Aimee Middlemiss is embarking on an ESRC funded PhD in Sociology and Anthropology entitled ‘Contested Personhood in Second Trimester Pregnancy Loss in Britain.’ In this blog post Aimee shares her experience of returning to academy after being out in the world as a BBC Radio 4 producer, a Truro College Anthropology teacher, and a mother. That last one is ongoing…
It’s twenty years since I first left academic life and set out into the world. A brave new world in which Labour had just won its first general election for years. A world in which dial up internet was chirpily starting to link people’s homes. A world in which salaries rose every year, and where paid temping was a good way into the BBC, and London rents could be afforded by a couple of university graduates who weren’t picky about a mouldy bathroom wall and the odd bit of rodent activity. A time, in retrospect, of brightness and hope for the future.
For me, the move out of the academy was a step into that brightness and hope. Studying Social Anthropology at Cambridge at the same time as my parents’ divorce, I had spiralled into a bleakness which still colours my memories of undergraduate days. At home, everything had fallen apart and anarchy ruled. At university, the big fish from a state school was uncertain and minnow-like, afraid of having her head snapped off by a fearsome academic, trying to swim fast enough to keep up with the other faster, sleeker fish who seemed to be from some altogether other school.
And then the subject matter. Anthropology as a route to nervous breakdown. How to live, when others live so differently? How to build your own morality, when you know morality to be contingent? How to know what is real, when everyone claims something different, and they are probably all right? How to have the right to speak about anything, ever, as a young woman of privilege who knows nothing at all? Hovering in the shallows, the difficult questions threatened to pull me into the depths.
Easier by far to leave, skipping into that hopeful world outside the university where the music was loud, and the city lights bright, and the chances were things could only get better.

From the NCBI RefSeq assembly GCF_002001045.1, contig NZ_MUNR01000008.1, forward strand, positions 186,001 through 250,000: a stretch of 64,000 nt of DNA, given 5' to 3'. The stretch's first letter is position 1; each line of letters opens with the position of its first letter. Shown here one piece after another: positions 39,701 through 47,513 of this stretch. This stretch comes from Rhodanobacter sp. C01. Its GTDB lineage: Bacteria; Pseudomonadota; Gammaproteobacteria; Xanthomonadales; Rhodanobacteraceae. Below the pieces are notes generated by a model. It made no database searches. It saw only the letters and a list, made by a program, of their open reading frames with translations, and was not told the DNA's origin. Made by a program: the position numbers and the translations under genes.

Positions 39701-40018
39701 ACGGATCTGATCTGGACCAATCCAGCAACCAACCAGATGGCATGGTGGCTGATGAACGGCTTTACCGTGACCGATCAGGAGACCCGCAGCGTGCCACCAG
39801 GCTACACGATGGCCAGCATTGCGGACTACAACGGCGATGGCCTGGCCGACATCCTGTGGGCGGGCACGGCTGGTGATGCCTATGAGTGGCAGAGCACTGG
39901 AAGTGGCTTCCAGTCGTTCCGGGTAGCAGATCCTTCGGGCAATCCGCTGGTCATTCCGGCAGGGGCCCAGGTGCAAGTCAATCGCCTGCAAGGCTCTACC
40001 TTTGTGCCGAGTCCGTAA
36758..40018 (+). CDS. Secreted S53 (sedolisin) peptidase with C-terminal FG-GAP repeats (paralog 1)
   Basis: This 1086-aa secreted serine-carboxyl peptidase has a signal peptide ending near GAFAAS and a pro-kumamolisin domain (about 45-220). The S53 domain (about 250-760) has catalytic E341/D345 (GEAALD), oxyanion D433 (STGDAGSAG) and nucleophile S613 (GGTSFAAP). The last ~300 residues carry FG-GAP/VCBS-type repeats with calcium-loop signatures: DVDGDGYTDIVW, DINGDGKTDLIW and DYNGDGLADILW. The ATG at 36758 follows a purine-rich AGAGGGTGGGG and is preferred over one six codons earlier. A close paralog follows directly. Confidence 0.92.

And yet I’m back. Two decades on, I just spent a year completing a Master’s in Science and Technology Studies, and now I’m starting my PhD in Sociology and Anthropology. Drawn back in by the very uncertainties and big questions which pushed me out, my work has themes of boundary disruption, life and death, kinship and embodiment, meaning, uncertainty, change and power. It turned out that the bright world outside was made up of that stuff too, it wasn’t just in academia that the waves kept on breaking. But out there, in the bright world, you can feel you are hovering just on the edge of something bigger which needs time, and space, and the like-minded shoal around you to go a bit further to see what is there. And then, coming back in, it seems those big academic questions from twenty years ago are still there too, in the university, about representation, reality, partiality, and situatedness. Really, one of those swifter fishes might have resolved things, while I was away.
But this time into the academy, there is a change. Something has grown, in the interval, in me. Over those two decades, and two careers, a husband, children, a life built in places where I don’t come from but can still belong, something has taken root. I am grounded now in the adult world, and despite knowing its contingent, constructed nature, there is freedom there. I don’t need to resolve everything, I can live with uncertainty and partial knowledge. Middle age has brought perspective. I know what I want to do, and I have some plans for how to do it. I know now things may not get better, and I am, as are we all, on borrowed time, but instead of despair and a retreat from the deep, the hope is to have a quick dive down before that time runs out…